DOES INDIA HAVE THE BROADBAND INFRASTRUCTURE FOR E-COURTS? PART-I

[This Blog is dedicated to the memory of Late Hon’ble Justice G C Bharuka (June 15, 1941- March 15, 2018). I am fortunate to have known and interacted with this pioneer who set up the e-committee for automation of all courts. An early adopter of technology in his office as a lawyer, he was deeply passionate about bringing technology to the Indian Judiciary. He also helped in automation of courts in various other countries as an expert consultant.]

As we progressed in the simulation exercise of paperless courts, it quickly dawned upon us that we were stretching the available internet infrastructure of lawyers in Patna and Ranchi. To enable lawyers to argue from home, this will need to change. Each lawyer will need access to broadband withy speeds not experienced before. We decided to invite an expert to talk to us. Mr. Binodanand Mishra, Advocate, Patna High Court connected us to Mr. Ashok Jha, GM (Technical), BSNL, to speak on the issue in one of the sessions on 18.04.2020.

State of E-connectivity of Courts

The Courts in India have been implementing the e-courts project since 2004. The objective of the project was to connect all the courts with internet and have all the data of the courts accessible online. The first phase of the project has been completed and the second phase is in an advanced stage of completion. To this end an order was placed for connecting all courts with internet of speeds of either 10 MBPS or 100 MBPS. There are 39 high court complexes in India and 3219 District and Taluka Court complexes in India. Out of these, work order was issued, in May 2018, to BSNL for establishing Wide Area Network connecting 2992 Court complexes. This will provide providing MPLS connectivity to the court complexes. Some of these connections have been provided by the Radio Frequency Links and others with Optical Fibre Cable Link. As on 17/4/2020, 2837 links out of total 2992 links (i.e. more than 94% of the work) are commissioned.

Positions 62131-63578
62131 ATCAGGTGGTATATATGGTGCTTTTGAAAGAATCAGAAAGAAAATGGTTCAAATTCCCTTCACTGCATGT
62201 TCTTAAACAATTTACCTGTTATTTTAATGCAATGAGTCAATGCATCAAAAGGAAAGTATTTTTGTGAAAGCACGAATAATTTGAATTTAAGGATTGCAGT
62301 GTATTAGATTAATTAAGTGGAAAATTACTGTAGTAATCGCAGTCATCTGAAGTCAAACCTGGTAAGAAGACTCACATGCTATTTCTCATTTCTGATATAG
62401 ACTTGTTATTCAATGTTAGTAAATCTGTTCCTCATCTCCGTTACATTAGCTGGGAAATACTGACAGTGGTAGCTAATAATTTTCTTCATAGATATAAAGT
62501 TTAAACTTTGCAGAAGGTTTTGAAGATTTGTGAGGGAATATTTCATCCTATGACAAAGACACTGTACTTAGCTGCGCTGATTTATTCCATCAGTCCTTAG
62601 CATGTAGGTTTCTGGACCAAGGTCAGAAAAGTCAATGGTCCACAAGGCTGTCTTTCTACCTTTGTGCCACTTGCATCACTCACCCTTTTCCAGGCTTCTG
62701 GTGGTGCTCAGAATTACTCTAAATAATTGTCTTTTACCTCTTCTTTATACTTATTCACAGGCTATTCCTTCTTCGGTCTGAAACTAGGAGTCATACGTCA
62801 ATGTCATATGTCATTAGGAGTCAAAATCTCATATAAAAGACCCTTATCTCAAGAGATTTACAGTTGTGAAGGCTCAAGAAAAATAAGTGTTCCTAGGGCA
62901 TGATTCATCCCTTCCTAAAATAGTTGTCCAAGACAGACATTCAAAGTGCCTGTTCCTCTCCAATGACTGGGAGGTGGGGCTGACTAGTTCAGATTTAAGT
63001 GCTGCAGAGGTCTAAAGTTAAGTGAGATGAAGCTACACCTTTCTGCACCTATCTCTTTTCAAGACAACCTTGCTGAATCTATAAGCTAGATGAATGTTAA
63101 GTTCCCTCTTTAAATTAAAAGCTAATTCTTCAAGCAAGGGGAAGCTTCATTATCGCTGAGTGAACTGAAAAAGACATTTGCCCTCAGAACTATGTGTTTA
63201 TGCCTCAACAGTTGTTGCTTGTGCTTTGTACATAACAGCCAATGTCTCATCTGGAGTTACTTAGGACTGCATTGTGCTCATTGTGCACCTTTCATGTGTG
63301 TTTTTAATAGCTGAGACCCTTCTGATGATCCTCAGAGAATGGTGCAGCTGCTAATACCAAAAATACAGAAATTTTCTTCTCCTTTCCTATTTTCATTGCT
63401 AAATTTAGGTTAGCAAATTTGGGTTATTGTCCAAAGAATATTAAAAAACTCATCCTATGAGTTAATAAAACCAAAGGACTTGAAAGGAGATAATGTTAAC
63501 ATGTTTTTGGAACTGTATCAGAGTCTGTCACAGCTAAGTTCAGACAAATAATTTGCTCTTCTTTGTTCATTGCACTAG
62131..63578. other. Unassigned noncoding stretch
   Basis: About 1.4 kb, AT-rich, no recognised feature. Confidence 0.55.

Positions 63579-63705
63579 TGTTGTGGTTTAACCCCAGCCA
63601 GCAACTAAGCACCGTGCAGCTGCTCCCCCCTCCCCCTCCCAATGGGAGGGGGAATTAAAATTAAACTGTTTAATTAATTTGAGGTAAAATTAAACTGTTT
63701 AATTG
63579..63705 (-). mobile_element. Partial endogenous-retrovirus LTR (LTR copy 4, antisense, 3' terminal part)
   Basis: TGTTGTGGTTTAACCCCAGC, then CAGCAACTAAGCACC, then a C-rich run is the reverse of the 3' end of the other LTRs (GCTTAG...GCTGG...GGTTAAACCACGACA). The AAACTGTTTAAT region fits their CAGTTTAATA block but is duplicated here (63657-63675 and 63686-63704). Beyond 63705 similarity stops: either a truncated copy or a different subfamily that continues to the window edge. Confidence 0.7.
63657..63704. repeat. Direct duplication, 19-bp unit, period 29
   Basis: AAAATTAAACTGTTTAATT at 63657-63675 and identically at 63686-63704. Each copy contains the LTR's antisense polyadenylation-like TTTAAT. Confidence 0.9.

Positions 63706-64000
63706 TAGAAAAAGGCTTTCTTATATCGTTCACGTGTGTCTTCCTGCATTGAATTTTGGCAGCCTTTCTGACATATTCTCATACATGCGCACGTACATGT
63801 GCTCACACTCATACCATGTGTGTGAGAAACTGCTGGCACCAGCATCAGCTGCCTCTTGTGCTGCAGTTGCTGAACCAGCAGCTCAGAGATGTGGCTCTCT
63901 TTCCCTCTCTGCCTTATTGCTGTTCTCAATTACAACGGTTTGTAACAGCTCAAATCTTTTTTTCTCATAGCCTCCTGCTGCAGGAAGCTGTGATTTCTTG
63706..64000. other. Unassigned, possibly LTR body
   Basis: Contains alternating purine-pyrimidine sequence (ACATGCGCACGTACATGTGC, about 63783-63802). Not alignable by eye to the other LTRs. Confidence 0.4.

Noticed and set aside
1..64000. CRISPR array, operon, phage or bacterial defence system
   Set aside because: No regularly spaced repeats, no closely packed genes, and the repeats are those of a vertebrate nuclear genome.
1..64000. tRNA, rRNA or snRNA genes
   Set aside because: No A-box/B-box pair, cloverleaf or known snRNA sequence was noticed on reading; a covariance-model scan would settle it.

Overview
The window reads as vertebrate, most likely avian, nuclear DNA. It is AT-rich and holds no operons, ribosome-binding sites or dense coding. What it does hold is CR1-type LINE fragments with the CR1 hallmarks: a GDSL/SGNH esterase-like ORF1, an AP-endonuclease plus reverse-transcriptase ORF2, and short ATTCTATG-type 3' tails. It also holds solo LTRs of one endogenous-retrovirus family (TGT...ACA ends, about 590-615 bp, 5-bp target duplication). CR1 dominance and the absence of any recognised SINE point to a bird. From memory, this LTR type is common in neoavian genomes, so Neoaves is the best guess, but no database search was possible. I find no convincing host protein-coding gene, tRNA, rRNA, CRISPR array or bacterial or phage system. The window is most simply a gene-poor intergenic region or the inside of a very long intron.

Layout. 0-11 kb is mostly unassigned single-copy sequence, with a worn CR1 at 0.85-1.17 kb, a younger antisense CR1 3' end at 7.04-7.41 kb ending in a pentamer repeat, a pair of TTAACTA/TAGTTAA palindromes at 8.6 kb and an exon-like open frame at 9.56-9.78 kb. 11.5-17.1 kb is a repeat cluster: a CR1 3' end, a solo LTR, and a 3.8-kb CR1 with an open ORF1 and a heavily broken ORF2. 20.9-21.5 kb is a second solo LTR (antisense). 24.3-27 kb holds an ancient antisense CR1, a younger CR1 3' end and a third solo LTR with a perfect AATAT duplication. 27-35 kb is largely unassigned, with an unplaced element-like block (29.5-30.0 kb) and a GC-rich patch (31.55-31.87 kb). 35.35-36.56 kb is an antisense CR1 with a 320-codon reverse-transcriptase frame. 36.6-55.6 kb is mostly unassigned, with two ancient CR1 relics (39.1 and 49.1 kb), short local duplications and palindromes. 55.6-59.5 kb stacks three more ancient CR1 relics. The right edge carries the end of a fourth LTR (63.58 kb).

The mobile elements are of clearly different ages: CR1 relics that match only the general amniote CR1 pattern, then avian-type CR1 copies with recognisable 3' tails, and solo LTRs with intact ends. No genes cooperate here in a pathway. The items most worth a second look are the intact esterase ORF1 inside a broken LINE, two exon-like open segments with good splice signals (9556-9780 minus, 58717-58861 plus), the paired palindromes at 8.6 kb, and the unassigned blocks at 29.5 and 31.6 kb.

Understanding Internet Speeds

Most home or office connections offered by telecom providers for retail customers like lawyers and small offices are asynchronous. This means that upload and download speeds are not same over these connections. Typically, the upload speeds are less and hover around half the download speeds. In fact, today if you ask for assurance of upload speed, your telecom sales person may not be even be able to tell you what that is. This[MC1]  works well for the home consumers, where most data is consumed in downloads, be it music, movies or newspapers or internet sites. Uploads will be limited to submitting responses over the web or e-mails or videocalls. For video content, 0.5 Mbps is good to view standard definition, which may give you an experience similar to old VHS movies. If you are subscribing to Netflix, as per livewire.com, the recommended internet connection speeds to stream content is a minimum of 1.5 Mbps. For standard definition content 3 Mbps is recommended, for High definition content a speed of 4 MBPS and for the best experience, 5 Mbps is recommended. Court proceedings, require a good quality video streaming, as the expressions of the person listening and the witness deposing are considered to be important. So, 4 Mbps download speed connection becomes a reasonable expectation. Similarly, the video content to be uploaded will need to be of the same quality. Thus, for lawyers, as for the courts and the clients, the increase in videoconferencing for court purposes, the need for good upload speeds is also going to become critical.

Bandwidth Requirements of Video-Conferencing Based Court Ecosystem

Therefore, from a capacity point of view the network carrying the video-conferencing data has to be good and capable of carrying this huge amount of data. Advocates’ Associations in each court premises will need similar bandwidth. The prosecution offices and the legal aid clinic will also need will need the same. Most importantly, the best backbone infrastructure can be subverted by the last mile speeds at the customer end. So, good internet will not be the only requirement. Good hardware and a good modem will be as critical in a consistent and smooth functioning of video-conferencing based courts. It will be important for the users to be educated about the need for keeping their own equipment up to speed, literally. For example, use of LAN cables for connecting systems instead of WIFI may be useful, especially in lower network-speed areas. A good processor speed of the computer system being used will be equally critical. Knowing about modems, their strengths and weaknesses will be also important. The users must know about the “best fit” or should have easy access to technical advice at the time of purchasing equipment.

To be Continued in Part-II.